“Most cervical cell abnormalities can be cured,” she continues. “This is the whole point of doing regular Pap smears—to detect cervical cell abnormalities before they become cancerous.”


Where to get a Pap smear?

According to Dr Noordin, Pap smears can be done at most Klinik Kesihatan, general practitioner’s clinics and private hospitals or health centres.


Why should you get a pap smear
Image: Unsplash


Still wary about getting Papped? Here are some first-hand accounts to soothe your nerves:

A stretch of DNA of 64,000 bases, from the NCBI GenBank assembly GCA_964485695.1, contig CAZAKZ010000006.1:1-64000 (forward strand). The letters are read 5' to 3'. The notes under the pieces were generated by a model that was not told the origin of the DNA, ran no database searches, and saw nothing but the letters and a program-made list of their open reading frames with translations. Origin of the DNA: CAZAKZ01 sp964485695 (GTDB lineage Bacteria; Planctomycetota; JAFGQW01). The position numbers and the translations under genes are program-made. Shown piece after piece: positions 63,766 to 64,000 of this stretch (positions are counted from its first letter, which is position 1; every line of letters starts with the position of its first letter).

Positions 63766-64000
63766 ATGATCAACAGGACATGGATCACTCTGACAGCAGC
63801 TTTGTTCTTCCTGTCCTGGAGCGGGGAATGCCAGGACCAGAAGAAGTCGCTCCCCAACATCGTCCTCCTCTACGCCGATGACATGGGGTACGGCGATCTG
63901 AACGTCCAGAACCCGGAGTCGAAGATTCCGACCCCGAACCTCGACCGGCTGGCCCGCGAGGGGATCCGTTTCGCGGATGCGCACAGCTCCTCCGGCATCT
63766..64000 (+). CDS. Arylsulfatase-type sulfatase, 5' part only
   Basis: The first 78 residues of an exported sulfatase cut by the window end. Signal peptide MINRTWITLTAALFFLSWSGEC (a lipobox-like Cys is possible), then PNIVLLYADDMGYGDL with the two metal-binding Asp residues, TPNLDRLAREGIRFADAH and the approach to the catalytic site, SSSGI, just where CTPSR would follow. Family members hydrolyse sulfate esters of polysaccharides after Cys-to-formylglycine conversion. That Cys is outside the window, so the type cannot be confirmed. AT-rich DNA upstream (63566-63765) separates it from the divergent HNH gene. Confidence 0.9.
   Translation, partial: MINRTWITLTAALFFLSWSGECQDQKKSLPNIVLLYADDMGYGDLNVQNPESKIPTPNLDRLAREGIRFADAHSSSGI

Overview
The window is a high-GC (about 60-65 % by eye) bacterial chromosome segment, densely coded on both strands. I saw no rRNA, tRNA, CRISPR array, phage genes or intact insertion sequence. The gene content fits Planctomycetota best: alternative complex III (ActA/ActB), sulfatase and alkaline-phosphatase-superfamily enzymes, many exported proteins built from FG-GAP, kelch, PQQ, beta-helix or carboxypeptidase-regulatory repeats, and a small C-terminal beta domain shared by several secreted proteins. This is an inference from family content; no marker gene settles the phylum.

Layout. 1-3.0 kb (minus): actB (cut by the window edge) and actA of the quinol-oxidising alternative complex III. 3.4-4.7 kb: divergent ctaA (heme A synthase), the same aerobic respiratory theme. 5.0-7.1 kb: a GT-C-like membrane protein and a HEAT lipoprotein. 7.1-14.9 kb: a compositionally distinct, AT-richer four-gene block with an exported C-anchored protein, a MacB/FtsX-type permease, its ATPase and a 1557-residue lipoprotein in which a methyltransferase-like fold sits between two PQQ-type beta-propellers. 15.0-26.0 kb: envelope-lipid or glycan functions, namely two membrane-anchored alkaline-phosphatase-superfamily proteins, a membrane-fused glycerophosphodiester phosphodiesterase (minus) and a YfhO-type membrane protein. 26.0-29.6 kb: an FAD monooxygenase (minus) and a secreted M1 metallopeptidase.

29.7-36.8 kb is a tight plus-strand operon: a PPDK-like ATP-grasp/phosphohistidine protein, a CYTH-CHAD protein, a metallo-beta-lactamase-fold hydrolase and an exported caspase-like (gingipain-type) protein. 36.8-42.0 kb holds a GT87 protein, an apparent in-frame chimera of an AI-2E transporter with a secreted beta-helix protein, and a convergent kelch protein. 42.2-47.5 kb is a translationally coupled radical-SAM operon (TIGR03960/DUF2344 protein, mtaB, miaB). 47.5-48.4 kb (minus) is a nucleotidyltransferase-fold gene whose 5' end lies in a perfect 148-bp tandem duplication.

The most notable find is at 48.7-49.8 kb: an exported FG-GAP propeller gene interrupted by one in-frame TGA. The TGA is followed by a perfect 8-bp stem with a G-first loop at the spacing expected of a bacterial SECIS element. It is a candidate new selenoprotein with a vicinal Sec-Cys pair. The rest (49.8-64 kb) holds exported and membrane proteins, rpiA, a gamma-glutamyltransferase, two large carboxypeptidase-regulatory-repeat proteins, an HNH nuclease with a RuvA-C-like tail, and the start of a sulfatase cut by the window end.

“I reckon I did my first Pap smear screening a little later than I should have—it’s recommended to start at the age of 21, but hey, better late than never. Truth be told, the overthinker in me had a billion fearful thoughts running through my head as I spread my legs open on the screening table. I don’t know anyone who has loved the experience, but some do claim it was bearable. For me, it was uncomfortable, invasive and cold… so cold. But that’s all just the initial reaction to having a speculum up your vagina for the doctor to take a sample. The good news is that it all happens very quickly. The doctor is in and out in just a couple of minutes. My only advice is first to find a doctor you’re comfortable with since it’s an intimate procedure. It was my first time meeting the OBGYN, who handled my screening, and while she was gentle, she was also quite a fierce lady (laughs).” — Rachel Au, [redacted], Managing Editor